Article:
URU President Godwin Kayangwe addresses the National Rugby 7s team | Credit: Don Mugabi

The Uganda women’s national sevens. The Katso Memorial by Impis RFC at Makerere Rugby Grounds. The Robert Seguya Memorial between Jinja Hippos and Toyota Buffaloes at Dam Waters Rugby Club. Club pre-season friendlies between Stanbic Black Pirates and Heathens at King’s Park, and Rhinos and Plascon Mongers at Legends Rugby Grounds. And a sundowner Blue Army Get-together by Kobs Rugby Club at Velocity Bar in Kyanja.

With these and more events that have not been listed, one is spoilt for choice on which to catch this weekend. Saturday, as they say, truly is rugby day.

But on such a day when there are significant events in which either technical and/or emotional attachments are involved, Uganda Rugby Union has also scheduled the federation’s Annual General Meeting at Nob View Hotel.

If one needed evidence that the stakeholders in Ugandan rugby as a whole work in silos, look no further than this.

Therein lies one of the many glaring problems that have slowly eaten away at the foundation on which Ugandan rugby is building.

Not to say that any of the aforementioned events are more important than the others, but here’s some context on why this buffet of Saturday rugby is a katogo instead.

For the women, the national sevens series comes on the back of a Rugby Africa Cup that was embraced by the fans despite being played at a new venue for rugby. National stars who represented Uganda will play and upcoming talents will get an opportunity to showcase. Thus, one would expect some effort from the Union to keep the country engaged with more women’s rugby.

But alas, this is the second time in two years that URU will hold an AGM on the same day as a national women’s tournament. In 2021, it was tens rugby at King’s Park.

For the men, it is a fortnight to the start of a fresh 2022-23 rugby calendar. The teams are in their final touches ahead of the Uganda Cup which is the purpose of the pre-season friendlies. It goes without saying.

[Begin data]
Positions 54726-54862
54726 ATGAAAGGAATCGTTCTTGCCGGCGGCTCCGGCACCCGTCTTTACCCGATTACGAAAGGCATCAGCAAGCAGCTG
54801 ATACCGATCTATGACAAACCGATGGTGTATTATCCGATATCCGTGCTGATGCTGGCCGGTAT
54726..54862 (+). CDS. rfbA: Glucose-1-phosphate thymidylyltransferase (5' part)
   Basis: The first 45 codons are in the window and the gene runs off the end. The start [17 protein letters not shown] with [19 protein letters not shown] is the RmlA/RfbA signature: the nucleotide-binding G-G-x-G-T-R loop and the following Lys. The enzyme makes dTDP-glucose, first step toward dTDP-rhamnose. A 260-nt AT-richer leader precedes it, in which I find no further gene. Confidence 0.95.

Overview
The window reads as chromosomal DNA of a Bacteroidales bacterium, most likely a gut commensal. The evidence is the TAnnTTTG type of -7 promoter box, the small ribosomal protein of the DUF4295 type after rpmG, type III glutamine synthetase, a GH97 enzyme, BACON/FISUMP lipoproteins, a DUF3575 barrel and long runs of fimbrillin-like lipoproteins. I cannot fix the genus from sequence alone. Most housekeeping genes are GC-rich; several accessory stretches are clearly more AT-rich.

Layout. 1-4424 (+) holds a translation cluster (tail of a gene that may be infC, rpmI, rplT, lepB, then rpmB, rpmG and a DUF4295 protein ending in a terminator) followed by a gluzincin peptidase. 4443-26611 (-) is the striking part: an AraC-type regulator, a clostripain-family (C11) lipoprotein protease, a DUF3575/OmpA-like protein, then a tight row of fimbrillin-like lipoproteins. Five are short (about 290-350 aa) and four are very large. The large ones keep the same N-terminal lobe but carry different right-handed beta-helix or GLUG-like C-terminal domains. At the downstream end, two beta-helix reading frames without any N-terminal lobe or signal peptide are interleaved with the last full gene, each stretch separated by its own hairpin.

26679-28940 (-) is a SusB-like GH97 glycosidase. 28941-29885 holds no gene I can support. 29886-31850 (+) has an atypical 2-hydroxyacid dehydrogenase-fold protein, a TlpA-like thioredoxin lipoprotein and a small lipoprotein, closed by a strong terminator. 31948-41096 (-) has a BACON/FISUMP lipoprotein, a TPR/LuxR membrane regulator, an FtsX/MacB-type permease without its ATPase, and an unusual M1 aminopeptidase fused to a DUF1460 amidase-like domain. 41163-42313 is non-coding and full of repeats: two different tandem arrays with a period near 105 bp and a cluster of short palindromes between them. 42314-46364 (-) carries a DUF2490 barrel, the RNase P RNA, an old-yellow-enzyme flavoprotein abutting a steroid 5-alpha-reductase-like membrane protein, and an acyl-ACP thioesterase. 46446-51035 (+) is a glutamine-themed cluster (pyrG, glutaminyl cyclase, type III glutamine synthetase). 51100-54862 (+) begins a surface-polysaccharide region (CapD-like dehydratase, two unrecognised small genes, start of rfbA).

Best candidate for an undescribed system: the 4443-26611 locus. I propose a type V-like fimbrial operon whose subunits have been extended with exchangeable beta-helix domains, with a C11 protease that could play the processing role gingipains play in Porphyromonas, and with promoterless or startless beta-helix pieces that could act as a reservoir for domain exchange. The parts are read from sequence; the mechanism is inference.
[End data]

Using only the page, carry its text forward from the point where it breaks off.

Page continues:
More importantly, Impis, Hippos, and Buffaloes are remembering the legacies of their comrades and legends with their respective memorial matches. This is an emotional event where clubs expect their colleagues and the Union to show up, for moral support at least.

But, on the other hand, the Union expects the same clubs to attend the AGM. In addition to minutes of previous meetings, committee reports, audited accounts, and budgets that will be presented publicly, sources say the Union will also propose amendments to the composition of the men’s top-tier premier league.

So, one wonders, who will attend these events? Or, if a better question may be posed, how will the different organizations ensure that they are best represented at these events?

One could argue that this opinion attempts to rain on Ugandan rugby’s parade at such a time. The different available options are a sign that rugby has grown, and there is evidence of recent success, whether realized intentionally or by sheer luck, to support that.

But is that the reality on the ground? I think not, and there is evidence to support that.

Pulling in multiple opposite directions is not an ideal strategy, especially for a sport whose pool of resources is only meagre.

I am inclined to believe that ‘moving in silence’ is an intentional strategy employed by clubs and the Union to run the sport. If that is the case, then it is a symptom of a huge disconnect between the two, straight from the planning phase through to execution.

The people in charge of Ugandan rugby must sit at a round table and address this disconnect between clubs and the Union.

The starting point, as I have always advocated for, is to streamline communication channels both internally and externally. Once every concerned individual and organization is aware, in time, of what is coming up, then they have enough time to plan for it.

Consequently, the Union organizes more colourful events and is able to attract more fans to the stands and corporate partners with fatter cheques. Also, the clubs are able to assemble their best players and resources for the said events which results in more competitive tournaments.

Ernest Akorebirungi is Uganda's top rugby journalist and broadcast commentator with experience in local tournaments like the national XVs competitions and sevens series. He has also reported at international...

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